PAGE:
The Cottage

BATS Theatre, Wellington

24/02/2006 - 27/02/2006

NZ Fringe Festival 2006

Production Details

By Arthur Meek with Cooper Amai & Kate Fitzroy

Directed by Julie Noever

Take a gay club and all the characters associated with that scene. Take them to the extremes and set them in the toilet stalls of a scandalous local club … Hmmm how far can we push it?

Cooper Amai
Kate Fitzroy

Theatre ,

The Cottage

Review by Ewen Coleman [Reproduced with permission of Fairfax Media] 27th Feb 2006

The late night show currently playing at BATS, The Cottage by Arthur Meek, is made up of a myriad of characters, almost too many in fact who are all far less defined by the duo of actors Cooper Amai and Kate Fitzroy. 

However it is probably the most original production so far in this year’s Fringe Festival, and although it has a clear message – the meaning of being gay – it is very funny and very entertaining.  Performed at a fast and furious pace by Amai and Fitzroy, who must be the most energised and animated actors around, the piece is both camp and bitchy, and very believable, as it portrays a cross section of characters that make up Wellingtons gay culture. 

There’s the lesbian Parking Warden Gayleen, the bar boy Baz who has both a boyfriend and a husband, the pregnant bar owner Beth and her Pacific Island lover Rose who is also the bouncer, Sereena the drag queen, gay Brendon and his girlfriend Sharee who hits on Gayleen plus a host of others meeting up and getting off with each other. 

From one extreme to the other these characters strut their stuff, with the aid of two toilet bowls on wheels and some fabulous lighting, debunking the myths and stereotypes of gay culture showing that anyone can be gay and be out and proud of it. 

And although the interaction of these characters and story lines becomes confusing at times they don’t detract from the overall impact of the piece and the drag act of the finale from Amai and Fitzroy is a brilliant piece of camp send-up.


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Infectious energy in gay play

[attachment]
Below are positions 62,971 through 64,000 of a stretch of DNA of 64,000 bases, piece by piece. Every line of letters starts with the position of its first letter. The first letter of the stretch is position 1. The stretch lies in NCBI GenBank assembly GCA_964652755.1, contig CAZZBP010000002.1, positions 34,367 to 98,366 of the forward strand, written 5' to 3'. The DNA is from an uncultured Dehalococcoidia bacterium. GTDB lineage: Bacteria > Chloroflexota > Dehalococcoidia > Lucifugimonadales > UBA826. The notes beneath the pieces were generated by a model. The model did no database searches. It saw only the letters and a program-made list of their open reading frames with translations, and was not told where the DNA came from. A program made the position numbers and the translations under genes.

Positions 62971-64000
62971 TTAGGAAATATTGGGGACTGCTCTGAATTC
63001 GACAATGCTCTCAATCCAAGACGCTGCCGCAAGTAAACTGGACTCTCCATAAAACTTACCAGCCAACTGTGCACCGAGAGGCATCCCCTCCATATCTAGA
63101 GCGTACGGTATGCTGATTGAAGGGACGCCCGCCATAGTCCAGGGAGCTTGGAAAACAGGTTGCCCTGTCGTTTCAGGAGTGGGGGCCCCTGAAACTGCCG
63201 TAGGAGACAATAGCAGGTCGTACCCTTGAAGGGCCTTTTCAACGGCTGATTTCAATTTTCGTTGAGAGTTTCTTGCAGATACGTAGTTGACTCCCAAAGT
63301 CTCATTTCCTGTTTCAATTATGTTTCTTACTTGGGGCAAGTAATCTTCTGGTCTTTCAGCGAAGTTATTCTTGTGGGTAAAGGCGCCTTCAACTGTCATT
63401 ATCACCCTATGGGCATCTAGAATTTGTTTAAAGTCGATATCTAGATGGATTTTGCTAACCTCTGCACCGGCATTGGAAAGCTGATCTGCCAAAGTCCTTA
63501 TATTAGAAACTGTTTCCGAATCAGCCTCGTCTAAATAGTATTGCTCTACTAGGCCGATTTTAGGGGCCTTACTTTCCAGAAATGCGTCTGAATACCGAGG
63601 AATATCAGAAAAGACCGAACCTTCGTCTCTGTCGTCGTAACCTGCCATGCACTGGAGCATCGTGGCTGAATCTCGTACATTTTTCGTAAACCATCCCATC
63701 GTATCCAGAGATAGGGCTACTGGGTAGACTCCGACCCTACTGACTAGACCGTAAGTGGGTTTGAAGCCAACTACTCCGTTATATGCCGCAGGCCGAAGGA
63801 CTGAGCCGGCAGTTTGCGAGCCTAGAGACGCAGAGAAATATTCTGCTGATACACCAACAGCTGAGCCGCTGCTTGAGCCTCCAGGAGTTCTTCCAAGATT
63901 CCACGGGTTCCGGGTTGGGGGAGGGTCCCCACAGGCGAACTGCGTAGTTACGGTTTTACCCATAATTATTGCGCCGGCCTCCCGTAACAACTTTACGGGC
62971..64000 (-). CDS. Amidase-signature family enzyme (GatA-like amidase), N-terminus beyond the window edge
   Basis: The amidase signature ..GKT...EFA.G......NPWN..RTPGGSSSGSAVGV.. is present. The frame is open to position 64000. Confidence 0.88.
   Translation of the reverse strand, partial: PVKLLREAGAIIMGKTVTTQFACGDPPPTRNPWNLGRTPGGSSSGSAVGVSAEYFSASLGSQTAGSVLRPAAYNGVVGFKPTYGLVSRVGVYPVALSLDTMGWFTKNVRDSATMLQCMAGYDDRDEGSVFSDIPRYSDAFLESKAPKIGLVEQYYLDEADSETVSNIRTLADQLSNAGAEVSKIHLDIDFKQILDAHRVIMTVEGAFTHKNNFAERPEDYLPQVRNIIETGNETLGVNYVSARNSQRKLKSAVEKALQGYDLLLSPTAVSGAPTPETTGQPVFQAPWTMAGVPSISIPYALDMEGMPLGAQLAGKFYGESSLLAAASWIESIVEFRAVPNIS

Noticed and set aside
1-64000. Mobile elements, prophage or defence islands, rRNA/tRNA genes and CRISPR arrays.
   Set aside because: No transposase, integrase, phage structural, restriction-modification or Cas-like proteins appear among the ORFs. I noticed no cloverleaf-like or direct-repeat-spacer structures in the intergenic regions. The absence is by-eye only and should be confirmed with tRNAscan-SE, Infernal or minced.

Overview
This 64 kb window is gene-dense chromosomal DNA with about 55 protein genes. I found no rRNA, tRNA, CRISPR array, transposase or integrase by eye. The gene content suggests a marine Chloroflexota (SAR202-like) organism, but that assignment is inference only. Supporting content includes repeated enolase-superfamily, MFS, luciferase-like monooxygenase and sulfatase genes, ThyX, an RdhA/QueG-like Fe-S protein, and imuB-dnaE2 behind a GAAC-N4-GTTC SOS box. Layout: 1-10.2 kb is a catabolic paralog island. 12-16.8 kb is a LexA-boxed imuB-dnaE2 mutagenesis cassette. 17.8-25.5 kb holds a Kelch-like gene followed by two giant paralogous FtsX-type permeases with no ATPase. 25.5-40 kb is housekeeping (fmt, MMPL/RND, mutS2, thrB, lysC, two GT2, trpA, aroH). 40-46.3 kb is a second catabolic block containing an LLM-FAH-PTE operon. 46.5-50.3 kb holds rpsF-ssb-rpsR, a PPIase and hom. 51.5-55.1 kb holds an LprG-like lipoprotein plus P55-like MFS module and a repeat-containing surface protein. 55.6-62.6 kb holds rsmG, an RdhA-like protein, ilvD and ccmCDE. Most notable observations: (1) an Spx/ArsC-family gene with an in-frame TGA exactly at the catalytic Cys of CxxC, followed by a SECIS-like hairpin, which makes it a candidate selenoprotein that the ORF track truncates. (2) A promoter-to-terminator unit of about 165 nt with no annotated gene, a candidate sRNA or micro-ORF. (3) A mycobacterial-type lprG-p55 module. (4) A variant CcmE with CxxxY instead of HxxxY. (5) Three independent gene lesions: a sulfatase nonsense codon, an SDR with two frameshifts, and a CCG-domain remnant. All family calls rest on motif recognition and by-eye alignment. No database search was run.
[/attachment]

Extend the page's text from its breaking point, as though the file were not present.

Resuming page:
Review by John Smythe 26th Feb 2006

A pink screen, a blue screen, two lidded toilet bowls on wheels, cool lighting and music-rich sound, 11 characters played by two actors – Cooper Amai and Kate Fitzroy – and the directing of Julie Noever, conspire to bring the gay world of The Cottage to Bats.

‘Cottaging’ is a European term for scoring someone in the loo, a practice which reflects the historic illegality of gay sex and the promiscuity of its practice by some of the queer fraternity (correct me if I’m wrong but I think promiscuity is mostly a gay male thing). As I understand it, more conducive environments for casual encounters are generally available in gay clubs these days and such a club is a key setting for this multi-location play.

The wheelie-loos then, which arrive to an orgasmic crescendo then laugh like kookaburras, are employed more often as cars than loos. Gayleen is a parking warden whose booking of Serena, who turns out to be a drag queen, leads her to the club. "Thank you for letting me come out with you," is her final line, gleefully ‘got’ by the enthusiastic opening night audience.

The scenes between, while they do form a coherent narrative, don’t exactly strive through quest for catharsis. The scenes are more an excuse to capture some archetypes of queer culture and bring them to life on stage, "from the dizziest Twinkie to the meanest Dyke … and the entire spectrum in between," as their publicity puts it. For example, bar-worker Baz’s anticipated assignation with a high profile All Black is more about pointing up the possibility than generating a dramatic climax (although he does come for a clandestine encounter parked up a dark alley).

Two sock-puppet greeblies, called Hiv and Wethead, come out from behind the toilet bowls to add an entertaining theatre-in-education dimension to proceedings, especially after a Swedish backpacker lures Baz into a cubicle for the one shadow-played sex scene.

Rhythmically the climax comes with a drag competition and a pregnant lesbian called Beth going into labour, which allows for a jab of 111-call satire.

I wasn’t always able to discern the character changes but the text does a good job of inserting names at strategic places. Amai and Fitzroy bring a knowing confidence to their work, connecting well with their equally knowing audience, and keep up the pace to give The Cottage an infectious energy.


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